author = "Santo, {Vincent J.} and Phong Dargon and Amir Azarbal and Timothy Liem and Erica Mitchell and Gregory Landry and Moneta, {Gregory (Greg)}",
year = "2014",
doi = "10.1016/j.jvs.2014.01.013",
language = "English (US)",
volume = "60",
pages = "129--135",
journal = "Journal of Vascular Surgery",
issn = "0741-5214",
publisher = "Mosby Inc.",
number = "1",

}

TY - JOUR

T1 - Lower extremity autologous vein bypass for critical limb ischemia is not adversely affected by prior endovascular procedure

AU - Santo, Vincent J.

AU - Dargon, Phong

AU - Azarbal, Amir

AU - Liem, Timothy

AU - Mitchell, Erica

AU - Landry, Gregory

AU - Moneta, Gregory (Greg)

PY - 2014

Y1 - 2014

N2 - Objective It has been reported that a failed endovascular intervention adversely affects results of lower extremity bypass (LEB). We reviewed rates of prior endovascular intervention (PEI) in patients undergoing LEB with autologous vein for critical limb ischemia (CLI) to determine effects on graft patency, limb salvage, and amputation-free survival. Methods Retrospective review was conducted of consecutive autologous vein LEBs performed for CLI between 2005 and 2012 at a tertiary care academic medical center. Results Overall, 314 autologous vein LEBs were performed for CLI, 71% for tissue loss. TransAtlantic Inter-Society Consensus II type D or type C lesions were present in 62% and 25%, respectively. The great saphenous vein was used as a conduit in 83%, and the distal target was infrapopliteal in 60%. The 30-day mortality rate was 3.5%. Primary patency rates at 1 year and 5 years were 61% and 45%. Secondary patency rates at 1 year and 5 years were 88% and 64%, with 23% requiring an intervention to maintain patency. The 5-year limb salvage rate was 89%, and the 5-year amputation-free survival was 49%. There were 61 patients (19%) who had undergone a PEI and 253 (81%) who underwent bypass with no prior endovascular intervention (NPEI). There were 19 iliac stents, 29 femoral interventions, 13 popliteal interventions, 9 crural interventions, 9 infrainguinal thrombectomies, and 13 infrainguinal thrombolyses. PEI and NPEI patients had similar demographics and prevalence of atherosclerotic risk factors. The 1-year primary patency rate was 62% for NPEI patients vs 59% for PEI patients (P =.759). The 1-year and 2-year secondary patency rates were 87% and 79% for NPEI patients vs 89% and 78% for PEI patients (P =.947). The 3-year limb salvage rate was 89% for NPEI patients vs 92% for PEI patients (P =.445). The 3-year amputation-free survival was 59% for NPEI patients vs 52% for PEI patients (P =.399). Median follow-up time was 323 days for NPEI patients (interquartile range, 83-918) vs 463 days for PEI patients (interquartile range, 145-946; P =.275). Conclusions Overall operative mortality, patency rates, and limb salvage for autologous vein LEB in CLI patients continue to be excellent in the endovascular era and are not necessarily affected by a prior ipsilateral endovascular procedure. Long-term survival remains poor in CLI patients requiring LEB.

AB - Objective It has been reported that a failed endovascular intervention adversely affects results of lower extremity bypass (LEB). We reviewed rates of prior endovascular intervention (PEI) in patients undergoing LEB with autologous vein for critical limb ischemia (CLI) to determine effects on graft patency, limb salvage, and amputation-free survival. Methods Retrospective review was conducted of consecutive autologous vein LEBs performed for CLI between 2005 and 2012 at a tertiary care academic medical center. Results Overall, 314 autologous vein LEBs were performed for CLI, 71% for tissue loss. TransAtlantic Inter-Society Consensus II type D or type C lesions were present in 62% and 25%, respectively. The great saphenous vein was used as a conduit in 83%, and the distal target was infrapopliteal in 60%. The 30-day mortality rate was 3.5%. Primary patency rates at 1 year and 5 years were 61% and 45%. Secondary patency rates at 1 year and 5 years were 88% and 64%, with 23% requiring an intervention to maintain patency. The 5-year limb salvage rate was 89%, and the 5-year amputation-free survival was 49%. There were 61 patients (19%) who had undergone a PEI and 253 (81%) who underwent bypass with no prior endovascular intervention (NPEI). There were 19 iliac stents, 29 femoral interventions, 13 popliteal interventions, 9 crural interventions, 9 infrainguinal thrombectomies, and 13 infrainguinal thrombolyses. PEI and NPEI patients had similar demographics and prevalence of atherosclerotic risk factors. The 1-year primary patency rate was 62% for NPEI patients vs 59% for PEI patients (P =.759). The 1-year and 2-year secondary patency rates were 87% and 79% for NPEI patients vs 89% and 78% for PEI patients (P =.947). The 3-year limb salvage rate was 89% for NPEI patients vs 92% for PEI patients (P =.445). The 3-year amputation-free survival was 59% for NPEI patients vs 52% for PEI patients (P =.399). Median follow-up time was 323 days for NPEI patients (interquartile range, 83-918) vs 463 days for PEI patients (interquartile range, 145-946; P =.275). Conclusions Overall operative mortality, patency rates, and limb salvage for autologous vein LEB in CLI patients continue to be excellent in the endovascular era and are not necessarily affected by a prior ipsilateral endovascular procedure. Long-term survival remains poor in CLI patients requiring LEB.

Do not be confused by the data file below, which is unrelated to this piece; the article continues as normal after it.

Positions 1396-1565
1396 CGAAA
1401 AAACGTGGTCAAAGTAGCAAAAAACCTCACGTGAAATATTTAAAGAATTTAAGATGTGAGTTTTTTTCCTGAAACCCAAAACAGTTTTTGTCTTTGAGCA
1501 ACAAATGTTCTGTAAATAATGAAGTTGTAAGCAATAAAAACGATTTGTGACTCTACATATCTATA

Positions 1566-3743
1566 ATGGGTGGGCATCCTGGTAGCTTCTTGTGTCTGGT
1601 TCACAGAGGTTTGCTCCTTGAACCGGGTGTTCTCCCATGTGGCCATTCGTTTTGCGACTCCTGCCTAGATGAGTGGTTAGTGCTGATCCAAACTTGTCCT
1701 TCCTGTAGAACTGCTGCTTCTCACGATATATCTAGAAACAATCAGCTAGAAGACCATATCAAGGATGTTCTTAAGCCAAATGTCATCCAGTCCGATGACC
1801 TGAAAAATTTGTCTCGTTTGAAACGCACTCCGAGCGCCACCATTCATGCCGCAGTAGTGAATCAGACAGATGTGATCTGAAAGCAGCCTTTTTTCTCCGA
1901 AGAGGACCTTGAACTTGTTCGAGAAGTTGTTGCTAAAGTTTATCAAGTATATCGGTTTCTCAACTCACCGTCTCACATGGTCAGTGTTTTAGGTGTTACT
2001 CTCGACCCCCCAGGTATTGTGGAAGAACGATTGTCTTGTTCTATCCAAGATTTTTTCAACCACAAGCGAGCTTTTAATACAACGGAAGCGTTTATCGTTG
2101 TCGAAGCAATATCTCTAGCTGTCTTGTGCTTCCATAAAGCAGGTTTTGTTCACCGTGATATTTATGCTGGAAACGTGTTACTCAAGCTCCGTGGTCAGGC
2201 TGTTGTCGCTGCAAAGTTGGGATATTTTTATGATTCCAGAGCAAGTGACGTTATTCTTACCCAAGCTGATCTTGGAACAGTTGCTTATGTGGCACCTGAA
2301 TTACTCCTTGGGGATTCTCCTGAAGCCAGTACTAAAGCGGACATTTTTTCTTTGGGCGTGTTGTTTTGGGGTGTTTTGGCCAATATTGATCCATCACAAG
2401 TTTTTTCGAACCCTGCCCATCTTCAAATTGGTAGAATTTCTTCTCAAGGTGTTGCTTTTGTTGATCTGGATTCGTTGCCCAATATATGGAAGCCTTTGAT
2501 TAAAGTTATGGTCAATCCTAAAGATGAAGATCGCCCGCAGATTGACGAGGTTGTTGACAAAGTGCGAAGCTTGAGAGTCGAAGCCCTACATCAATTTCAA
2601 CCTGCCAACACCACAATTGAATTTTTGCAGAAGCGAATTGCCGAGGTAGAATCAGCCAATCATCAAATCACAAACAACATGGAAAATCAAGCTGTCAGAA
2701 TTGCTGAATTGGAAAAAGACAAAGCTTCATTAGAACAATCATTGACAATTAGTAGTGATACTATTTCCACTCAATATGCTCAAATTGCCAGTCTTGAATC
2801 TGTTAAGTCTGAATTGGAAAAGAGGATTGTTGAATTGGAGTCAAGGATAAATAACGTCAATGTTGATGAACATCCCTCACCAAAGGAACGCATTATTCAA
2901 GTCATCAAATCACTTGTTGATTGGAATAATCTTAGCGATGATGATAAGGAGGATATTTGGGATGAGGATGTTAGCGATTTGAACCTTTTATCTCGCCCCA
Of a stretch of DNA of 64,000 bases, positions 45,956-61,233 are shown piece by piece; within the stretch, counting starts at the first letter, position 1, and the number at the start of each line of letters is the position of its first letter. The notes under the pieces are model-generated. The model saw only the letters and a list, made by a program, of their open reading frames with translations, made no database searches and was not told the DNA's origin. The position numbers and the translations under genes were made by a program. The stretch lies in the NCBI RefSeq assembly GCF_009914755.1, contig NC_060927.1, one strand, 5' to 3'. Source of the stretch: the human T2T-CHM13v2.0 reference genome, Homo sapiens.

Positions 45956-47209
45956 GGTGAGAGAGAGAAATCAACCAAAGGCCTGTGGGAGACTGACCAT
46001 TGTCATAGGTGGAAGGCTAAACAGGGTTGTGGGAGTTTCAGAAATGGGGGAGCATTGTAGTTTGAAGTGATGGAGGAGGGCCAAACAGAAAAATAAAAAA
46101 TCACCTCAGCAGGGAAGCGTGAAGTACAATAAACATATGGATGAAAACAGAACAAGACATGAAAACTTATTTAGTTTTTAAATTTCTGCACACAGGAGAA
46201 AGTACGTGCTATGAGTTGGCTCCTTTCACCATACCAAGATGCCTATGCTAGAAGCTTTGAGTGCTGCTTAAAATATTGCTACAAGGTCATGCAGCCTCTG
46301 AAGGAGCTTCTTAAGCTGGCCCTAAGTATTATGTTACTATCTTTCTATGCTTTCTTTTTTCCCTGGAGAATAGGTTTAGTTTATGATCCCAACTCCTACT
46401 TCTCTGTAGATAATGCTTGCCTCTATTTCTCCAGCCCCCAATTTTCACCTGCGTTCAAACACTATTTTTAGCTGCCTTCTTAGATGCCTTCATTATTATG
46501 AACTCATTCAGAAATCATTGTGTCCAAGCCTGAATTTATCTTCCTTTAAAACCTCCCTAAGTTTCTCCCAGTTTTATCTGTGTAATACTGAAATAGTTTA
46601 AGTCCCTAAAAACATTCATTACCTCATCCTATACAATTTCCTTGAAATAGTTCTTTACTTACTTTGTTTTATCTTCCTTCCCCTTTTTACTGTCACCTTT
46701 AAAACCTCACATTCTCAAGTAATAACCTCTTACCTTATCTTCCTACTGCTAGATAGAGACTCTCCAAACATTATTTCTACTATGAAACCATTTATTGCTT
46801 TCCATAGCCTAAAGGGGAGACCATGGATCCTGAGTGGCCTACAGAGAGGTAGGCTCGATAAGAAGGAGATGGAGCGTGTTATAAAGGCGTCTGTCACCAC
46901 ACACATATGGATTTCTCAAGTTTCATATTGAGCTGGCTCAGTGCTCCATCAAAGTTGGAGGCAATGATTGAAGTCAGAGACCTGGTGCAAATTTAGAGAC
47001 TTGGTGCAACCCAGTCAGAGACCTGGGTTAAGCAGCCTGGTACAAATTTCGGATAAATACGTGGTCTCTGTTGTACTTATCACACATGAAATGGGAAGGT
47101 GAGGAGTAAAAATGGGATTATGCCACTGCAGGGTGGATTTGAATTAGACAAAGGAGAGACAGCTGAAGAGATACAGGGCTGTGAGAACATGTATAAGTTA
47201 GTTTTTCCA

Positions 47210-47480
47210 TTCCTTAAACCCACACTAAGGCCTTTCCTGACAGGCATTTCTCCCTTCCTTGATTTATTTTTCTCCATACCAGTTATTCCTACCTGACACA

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DO - 10.1016/j.jvs.2014.01.013

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JO - Journal of Vascular Surgery